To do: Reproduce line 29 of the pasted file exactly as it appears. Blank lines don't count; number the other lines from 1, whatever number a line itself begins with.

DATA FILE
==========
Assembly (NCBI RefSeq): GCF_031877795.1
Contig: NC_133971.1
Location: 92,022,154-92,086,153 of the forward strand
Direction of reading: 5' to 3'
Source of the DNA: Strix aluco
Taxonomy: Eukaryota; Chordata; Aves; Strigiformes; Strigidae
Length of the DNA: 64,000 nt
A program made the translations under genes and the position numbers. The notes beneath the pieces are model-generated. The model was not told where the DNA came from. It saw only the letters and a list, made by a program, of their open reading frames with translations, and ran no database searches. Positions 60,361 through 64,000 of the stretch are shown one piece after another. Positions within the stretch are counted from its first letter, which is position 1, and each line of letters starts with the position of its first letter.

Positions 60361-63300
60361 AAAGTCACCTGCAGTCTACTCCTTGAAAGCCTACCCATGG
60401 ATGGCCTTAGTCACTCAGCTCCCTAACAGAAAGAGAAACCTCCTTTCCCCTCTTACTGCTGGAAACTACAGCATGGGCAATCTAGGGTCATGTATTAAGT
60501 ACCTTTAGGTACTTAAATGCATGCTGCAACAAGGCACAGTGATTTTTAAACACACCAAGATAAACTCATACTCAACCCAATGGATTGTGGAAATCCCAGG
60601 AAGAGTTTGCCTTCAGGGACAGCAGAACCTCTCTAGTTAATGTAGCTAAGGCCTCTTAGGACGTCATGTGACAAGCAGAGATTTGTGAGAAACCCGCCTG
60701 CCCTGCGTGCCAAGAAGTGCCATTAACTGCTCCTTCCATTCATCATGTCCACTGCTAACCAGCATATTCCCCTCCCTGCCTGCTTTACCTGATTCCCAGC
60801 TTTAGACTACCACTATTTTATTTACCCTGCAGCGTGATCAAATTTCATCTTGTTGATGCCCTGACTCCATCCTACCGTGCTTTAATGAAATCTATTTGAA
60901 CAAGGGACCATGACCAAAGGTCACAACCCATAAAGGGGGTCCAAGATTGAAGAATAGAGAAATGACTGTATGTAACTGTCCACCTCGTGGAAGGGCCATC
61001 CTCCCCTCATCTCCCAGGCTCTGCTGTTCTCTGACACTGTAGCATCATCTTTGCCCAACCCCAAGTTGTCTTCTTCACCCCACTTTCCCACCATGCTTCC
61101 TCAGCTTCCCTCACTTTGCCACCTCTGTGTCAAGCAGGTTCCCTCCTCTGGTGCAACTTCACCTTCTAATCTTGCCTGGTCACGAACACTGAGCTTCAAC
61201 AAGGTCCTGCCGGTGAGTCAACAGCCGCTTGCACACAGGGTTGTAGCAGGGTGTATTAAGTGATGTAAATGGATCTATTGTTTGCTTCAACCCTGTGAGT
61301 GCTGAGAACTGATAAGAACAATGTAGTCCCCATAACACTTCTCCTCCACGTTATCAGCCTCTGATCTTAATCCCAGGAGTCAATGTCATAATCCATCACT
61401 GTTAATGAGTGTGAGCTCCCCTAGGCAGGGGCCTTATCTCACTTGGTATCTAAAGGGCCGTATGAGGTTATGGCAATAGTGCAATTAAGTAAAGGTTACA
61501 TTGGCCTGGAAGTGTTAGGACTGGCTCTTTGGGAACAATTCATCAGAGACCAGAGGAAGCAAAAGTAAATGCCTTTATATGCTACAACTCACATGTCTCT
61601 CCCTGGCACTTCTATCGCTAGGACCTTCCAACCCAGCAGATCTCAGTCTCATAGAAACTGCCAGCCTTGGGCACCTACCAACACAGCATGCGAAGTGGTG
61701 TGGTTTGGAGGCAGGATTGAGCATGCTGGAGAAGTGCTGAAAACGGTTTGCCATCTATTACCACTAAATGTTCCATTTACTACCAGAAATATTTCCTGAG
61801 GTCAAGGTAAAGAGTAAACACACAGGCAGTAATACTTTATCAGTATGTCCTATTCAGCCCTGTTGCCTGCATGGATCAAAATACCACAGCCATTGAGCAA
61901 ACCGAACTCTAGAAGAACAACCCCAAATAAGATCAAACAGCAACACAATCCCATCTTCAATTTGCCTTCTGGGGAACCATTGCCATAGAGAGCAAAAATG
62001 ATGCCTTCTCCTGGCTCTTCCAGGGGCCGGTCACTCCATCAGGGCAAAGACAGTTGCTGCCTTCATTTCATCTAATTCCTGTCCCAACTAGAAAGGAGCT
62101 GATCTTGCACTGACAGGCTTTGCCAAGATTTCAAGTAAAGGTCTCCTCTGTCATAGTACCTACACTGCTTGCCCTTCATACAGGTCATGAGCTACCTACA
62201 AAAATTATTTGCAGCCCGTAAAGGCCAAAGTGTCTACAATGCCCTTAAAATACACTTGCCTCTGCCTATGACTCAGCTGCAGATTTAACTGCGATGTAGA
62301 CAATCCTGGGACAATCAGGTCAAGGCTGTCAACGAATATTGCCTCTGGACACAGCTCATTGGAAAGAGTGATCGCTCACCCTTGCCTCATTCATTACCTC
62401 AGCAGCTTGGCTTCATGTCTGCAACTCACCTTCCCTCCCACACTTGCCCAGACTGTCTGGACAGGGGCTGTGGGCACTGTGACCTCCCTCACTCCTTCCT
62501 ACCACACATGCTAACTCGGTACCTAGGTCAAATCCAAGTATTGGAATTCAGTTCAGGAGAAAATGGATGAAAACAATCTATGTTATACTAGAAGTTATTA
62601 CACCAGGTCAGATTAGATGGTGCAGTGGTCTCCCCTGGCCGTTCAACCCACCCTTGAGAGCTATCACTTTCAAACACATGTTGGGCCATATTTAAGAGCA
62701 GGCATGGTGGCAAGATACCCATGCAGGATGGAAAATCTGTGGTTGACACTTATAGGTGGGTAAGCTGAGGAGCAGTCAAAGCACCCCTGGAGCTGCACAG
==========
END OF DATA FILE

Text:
62201 AAAATTATTTGCAGCCCGTAAAGGCCAAAGTGTCTACAATGCCCTTAAAATACACTTGCCTCTGCCTATGACTCAGCTGCAGATTTAACTGCGATGTAGA